Could Greater Time Spent Displaying Waking Inactivity in the Home Environment Be a Marker for a Depression-Like State in the Domestic Dog?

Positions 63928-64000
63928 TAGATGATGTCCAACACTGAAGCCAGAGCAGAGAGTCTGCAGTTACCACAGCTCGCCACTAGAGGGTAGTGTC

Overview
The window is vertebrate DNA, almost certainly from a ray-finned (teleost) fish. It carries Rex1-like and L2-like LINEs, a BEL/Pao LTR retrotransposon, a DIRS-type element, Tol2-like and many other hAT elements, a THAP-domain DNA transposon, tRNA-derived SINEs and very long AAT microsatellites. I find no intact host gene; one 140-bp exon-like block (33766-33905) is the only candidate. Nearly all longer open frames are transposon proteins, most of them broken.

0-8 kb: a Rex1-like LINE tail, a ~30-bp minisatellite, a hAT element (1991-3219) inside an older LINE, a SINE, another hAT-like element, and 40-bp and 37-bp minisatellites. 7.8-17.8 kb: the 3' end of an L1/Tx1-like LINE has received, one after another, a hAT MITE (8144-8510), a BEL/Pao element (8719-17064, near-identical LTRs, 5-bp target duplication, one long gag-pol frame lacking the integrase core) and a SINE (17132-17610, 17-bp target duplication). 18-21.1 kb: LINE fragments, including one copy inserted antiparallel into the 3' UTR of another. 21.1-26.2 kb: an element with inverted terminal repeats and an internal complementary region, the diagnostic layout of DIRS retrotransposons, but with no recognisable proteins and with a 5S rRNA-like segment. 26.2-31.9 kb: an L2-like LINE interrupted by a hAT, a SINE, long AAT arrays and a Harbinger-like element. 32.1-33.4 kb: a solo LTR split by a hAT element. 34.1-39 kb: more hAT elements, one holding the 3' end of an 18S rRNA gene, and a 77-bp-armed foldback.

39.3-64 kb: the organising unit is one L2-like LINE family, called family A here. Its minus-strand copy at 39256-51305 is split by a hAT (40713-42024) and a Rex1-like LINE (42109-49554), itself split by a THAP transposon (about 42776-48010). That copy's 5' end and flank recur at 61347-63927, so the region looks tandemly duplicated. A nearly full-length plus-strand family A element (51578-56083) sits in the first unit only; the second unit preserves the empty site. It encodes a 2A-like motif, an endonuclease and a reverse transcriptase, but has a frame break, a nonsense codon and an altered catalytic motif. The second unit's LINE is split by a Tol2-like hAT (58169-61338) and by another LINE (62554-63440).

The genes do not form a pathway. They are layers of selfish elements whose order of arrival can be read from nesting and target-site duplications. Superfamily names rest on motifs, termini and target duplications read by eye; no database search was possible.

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<jats:p>Dogs exposed to aversive events can become inactive and unresponsive and are commonly referred to as being “depressed”, but this association remains to be tested. We investigated whether shelter dogs spending greater time inactive “awake but motionless” (ABM) in their home-pen show anhedonia (the core reduction of pleasure reported in depression), as tested by reduced interest in, and consumption of, palatable food (KongTM test). We also explored whether dogs being qualitatively perceived by experts as disinterested in the food would spend greater time ABM (experts blind to actual inactivity levels). Following sample size estimations and qualitative behaviour analysis (n = 14 pilot dogs), forty-three dogs (6 shelters, 22F:21M) were included in the main study. Dogs relinquished by their owners spent more time ABM than strays or legal cases (F = 8.09, p = 0.032). One significant positive association was found between the KongTM measure for average length of KongTM bout and ABM, when length of stay in the shelter was accounted for as a confounder (F = 3.66, p = 0.035). Time spent ABM also correlated with scores for “depressed” and “bored” in the qualitative results, indirectly suggesting that experts associate greater waking inactivity with negative emotional states. The hypothesis that ABM reflects a depression-like syndrome is not supported; we discuss how results might tentatively support a “boredom-like” state and further research directions.</jats:p>
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